svn to git

svn to git

Svn to git, full migration

Finally you've decided that git is more suitable than svn for your work. But, what happens when you have projects that where using svn for a while?
All of that information represented in thousand of svn revisions is something that normally you don't want to lose. For these cases I wrote this step by step guide to successfully migrate all the history stored in svn on a git repository, included all branches and tags no matter svn repository size. The only drawback is, with more revisions you have more time you need to wait to get migration finished.

Step by step

To start the migration process, you need some info about how data is organized in your svn.

Layout of directories inside svn

If you are lucky your project follows this directory's layout

  • a/path/projectname
    • trunk
    • branches
    • tags

This can be simply informed to git-svn with -s or --stdlayout. If it's not your case, you'll have to inform to git-svn where is every one of these tree directories.

-T trunkSubdirecty or --trunk=trunkSubdirecty
-t tagsSubdirecty or --tags=tagsSubdirecty
-b brenchesSubdirecty or --branches=brenchesSubdirecty

For example, you could have a layout like this:

  • a/path
    • trunk
      • projectname1
      • projectname2
    • branches
      • projectname1
      • projectname2
    • tags
      • projectname1
      • projectname2

If you are migrating projectname1 the arguments must look like this

-T trunk/projectname1 -t tags/projectname1 -b branches/projectname1

First svn revision where git history will start

The other thing you need to know is the revision number where to start the history of what you want to migrate. First candidate is first revision number where your project exists. You can ask svn by running this line.

svn log -r 1:HEAD --limit 1 svnrepourl/a/path/trunkSubdirectory

If you want to truncate some of the old history, simply choose a newer revision number.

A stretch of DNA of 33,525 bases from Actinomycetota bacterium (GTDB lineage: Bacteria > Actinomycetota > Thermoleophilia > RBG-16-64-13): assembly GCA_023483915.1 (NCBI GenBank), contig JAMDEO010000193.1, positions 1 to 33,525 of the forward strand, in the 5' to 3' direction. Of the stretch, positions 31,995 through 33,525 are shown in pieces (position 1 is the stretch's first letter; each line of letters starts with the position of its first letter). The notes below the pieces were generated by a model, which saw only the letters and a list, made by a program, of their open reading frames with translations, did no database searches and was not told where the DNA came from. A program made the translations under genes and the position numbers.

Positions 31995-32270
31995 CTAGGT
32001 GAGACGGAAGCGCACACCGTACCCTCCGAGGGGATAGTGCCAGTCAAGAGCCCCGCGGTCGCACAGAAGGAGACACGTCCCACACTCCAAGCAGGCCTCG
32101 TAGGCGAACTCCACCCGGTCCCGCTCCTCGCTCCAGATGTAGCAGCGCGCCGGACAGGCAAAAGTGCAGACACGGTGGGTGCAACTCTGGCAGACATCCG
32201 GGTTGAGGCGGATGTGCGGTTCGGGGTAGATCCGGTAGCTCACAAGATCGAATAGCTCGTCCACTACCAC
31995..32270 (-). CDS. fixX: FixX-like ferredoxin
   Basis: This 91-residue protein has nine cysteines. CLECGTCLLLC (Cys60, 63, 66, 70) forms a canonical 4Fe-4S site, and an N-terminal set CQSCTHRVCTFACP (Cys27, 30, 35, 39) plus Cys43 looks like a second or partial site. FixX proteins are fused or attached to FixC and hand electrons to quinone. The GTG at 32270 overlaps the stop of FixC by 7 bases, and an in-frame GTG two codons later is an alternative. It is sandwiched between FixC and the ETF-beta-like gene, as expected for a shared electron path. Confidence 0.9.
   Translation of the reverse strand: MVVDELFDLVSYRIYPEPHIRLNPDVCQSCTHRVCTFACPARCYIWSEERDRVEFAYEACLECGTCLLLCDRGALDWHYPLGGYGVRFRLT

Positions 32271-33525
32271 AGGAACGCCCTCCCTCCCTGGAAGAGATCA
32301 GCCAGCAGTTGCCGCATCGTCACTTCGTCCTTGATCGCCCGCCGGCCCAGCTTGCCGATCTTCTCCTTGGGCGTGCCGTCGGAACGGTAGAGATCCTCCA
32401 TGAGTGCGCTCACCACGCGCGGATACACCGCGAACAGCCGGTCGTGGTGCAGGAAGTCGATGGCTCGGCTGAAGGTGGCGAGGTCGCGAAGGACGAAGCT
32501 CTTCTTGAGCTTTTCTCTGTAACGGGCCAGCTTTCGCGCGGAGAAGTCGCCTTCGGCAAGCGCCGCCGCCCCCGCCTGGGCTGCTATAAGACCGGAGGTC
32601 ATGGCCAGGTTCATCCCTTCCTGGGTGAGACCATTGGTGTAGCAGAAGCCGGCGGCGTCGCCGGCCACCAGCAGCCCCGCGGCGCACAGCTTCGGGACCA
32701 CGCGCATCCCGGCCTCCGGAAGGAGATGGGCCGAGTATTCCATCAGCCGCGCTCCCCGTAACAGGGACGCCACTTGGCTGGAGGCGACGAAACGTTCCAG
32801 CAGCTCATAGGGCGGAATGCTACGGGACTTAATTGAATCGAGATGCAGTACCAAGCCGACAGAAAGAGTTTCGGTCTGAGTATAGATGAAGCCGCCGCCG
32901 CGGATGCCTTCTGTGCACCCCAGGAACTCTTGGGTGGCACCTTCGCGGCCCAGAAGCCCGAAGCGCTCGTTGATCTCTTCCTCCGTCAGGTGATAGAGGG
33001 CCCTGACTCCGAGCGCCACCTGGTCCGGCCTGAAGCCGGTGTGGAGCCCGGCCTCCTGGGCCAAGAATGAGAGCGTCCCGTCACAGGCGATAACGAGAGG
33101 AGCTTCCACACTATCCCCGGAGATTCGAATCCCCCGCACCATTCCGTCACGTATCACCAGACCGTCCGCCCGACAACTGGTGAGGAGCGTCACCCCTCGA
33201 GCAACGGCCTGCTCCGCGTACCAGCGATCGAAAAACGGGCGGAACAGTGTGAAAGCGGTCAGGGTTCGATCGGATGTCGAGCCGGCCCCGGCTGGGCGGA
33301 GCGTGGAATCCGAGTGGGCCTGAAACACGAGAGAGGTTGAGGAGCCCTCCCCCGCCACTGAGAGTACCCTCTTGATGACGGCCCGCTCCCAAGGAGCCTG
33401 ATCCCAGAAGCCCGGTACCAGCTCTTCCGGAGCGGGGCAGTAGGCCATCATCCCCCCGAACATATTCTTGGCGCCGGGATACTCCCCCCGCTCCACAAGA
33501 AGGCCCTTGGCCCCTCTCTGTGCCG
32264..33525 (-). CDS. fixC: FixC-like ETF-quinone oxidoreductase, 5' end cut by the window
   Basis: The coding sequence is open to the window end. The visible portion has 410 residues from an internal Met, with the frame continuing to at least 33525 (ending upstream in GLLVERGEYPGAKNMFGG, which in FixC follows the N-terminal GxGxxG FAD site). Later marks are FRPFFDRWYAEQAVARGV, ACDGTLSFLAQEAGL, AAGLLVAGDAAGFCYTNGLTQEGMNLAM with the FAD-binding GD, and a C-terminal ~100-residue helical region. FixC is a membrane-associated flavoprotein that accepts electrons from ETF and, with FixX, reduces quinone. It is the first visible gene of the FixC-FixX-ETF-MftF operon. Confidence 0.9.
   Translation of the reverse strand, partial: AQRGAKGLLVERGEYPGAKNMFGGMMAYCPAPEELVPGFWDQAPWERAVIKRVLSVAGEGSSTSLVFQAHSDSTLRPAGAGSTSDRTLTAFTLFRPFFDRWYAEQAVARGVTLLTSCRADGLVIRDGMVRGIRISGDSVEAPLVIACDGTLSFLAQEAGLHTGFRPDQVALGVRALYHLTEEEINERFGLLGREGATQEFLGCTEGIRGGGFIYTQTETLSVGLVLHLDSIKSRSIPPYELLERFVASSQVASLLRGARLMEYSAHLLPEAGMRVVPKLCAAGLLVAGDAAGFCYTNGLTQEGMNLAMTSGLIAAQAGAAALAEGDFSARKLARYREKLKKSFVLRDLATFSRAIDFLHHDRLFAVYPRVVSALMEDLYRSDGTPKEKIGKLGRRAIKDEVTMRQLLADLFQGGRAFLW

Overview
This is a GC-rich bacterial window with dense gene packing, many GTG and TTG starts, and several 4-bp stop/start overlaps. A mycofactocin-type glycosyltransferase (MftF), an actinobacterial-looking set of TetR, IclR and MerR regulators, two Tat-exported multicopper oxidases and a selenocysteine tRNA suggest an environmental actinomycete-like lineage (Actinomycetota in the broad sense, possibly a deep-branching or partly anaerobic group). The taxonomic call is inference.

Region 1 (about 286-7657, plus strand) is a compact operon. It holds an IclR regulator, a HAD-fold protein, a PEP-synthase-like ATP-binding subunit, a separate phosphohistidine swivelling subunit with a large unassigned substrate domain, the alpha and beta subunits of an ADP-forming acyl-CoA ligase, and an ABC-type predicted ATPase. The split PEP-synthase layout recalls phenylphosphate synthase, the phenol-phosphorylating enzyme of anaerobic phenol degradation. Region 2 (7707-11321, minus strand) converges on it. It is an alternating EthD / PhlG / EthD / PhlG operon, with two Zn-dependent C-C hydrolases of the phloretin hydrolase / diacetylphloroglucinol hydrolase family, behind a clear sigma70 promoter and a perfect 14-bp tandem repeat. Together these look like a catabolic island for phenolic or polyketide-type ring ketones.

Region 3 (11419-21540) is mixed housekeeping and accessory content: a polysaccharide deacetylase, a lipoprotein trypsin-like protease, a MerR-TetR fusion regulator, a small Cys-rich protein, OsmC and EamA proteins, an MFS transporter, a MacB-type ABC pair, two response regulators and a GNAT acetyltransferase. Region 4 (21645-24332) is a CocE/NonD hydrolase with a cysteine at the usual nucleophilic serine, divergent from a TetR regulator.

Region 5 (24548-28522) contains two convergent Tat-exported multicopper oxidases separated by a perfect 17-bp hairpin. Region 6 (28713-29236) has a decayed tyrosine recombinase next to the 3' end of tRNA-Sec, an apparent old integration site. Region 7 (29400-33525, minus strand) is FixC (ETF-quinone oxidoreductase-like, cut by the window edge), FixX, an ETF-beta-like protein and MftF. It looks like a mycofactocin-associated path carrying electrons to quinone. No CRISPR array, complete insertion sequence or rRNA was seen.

Creating git repository


git svn clone --username=yourSvnUsername --stdlayout -r aRevisionNumber svnurl/a/path/projectname gitreponame

Custom layout

git svn clone --username=yourSvnUsername -T trunk/projectname -t tags/projectname -b branches/projectname -r aRevisionNumber svnurl/a/path/projectname gitreponame

Fetching data from svn

cd gitreponame
git svn fetch

This step could last a long time, even days, depending on the amount of revisions, data transfer ratios and, from my experience, if you use windows takes more time than linux or osx. Git-svn will perform one request per revision to svn and will create a git commit if considered convenient. If something goes wrong during data fetching, you simply run again "git svn fetch" and work will resume from last svn revision successfully processed. That's the reason why you must use "git clone -r n" and then "git svn fetch".
When you run "git svn fetch" and finish with nothing to log it means you've finished the hardest part, now you have all the data in your local git repository. But to finish your work you still need to put all this information in github, bitbucket, your intranet git repositories container or where you consider useful.

Preparing local repository to push to an external repository

Updating master branch

Run this line

git svn rebase

This has the same effect of

git reset --hard origin/trunk

but have the advantage of confirming you that origin/trunk is already updated with the last svn revision

Adding svn branches to local repository

Regarding branches in git, are references to commit-objects inside git database you can simply copy those references that git-svn made.

cp .git/refs/remotes/origin/* .git/refs/heads/

If you run

git branch

You will see all branches that exists in svn including trunk

Adding svn tags as git tags on local repository

Tags in git are different than branches, tag references point to tag-objects inside git database. The references that git-svn created are references that point to commit-objects instead of tag-objects, so they are branches instead of tags. Well, lets create a tag for every references that git-svn have created inside .git/refs/remotes/origin/tags.
Just run this line, if you are using windows you have to run it inside the git bash console

git for-each-ref refs/remotes/origin/tags | sed 's#^.*\([[:xdigit:]]\{40\}\).*refs/remotes/origin/tags/\(.*\)$#\2 \1#g' | while read p; do git tag -m "tag from svn" $p; done

If you run

git tag

You will see the same list of tags that exists in svn.

Pushing data

Create an empty repository in your repositories container, for example github. Then in your local repository add remote and push.

git remotes add newrepo
git push newrepo refs/heads/*
git push --tags newrepo

Say goodbye to svn

At this point you can forget that your project once was using svn.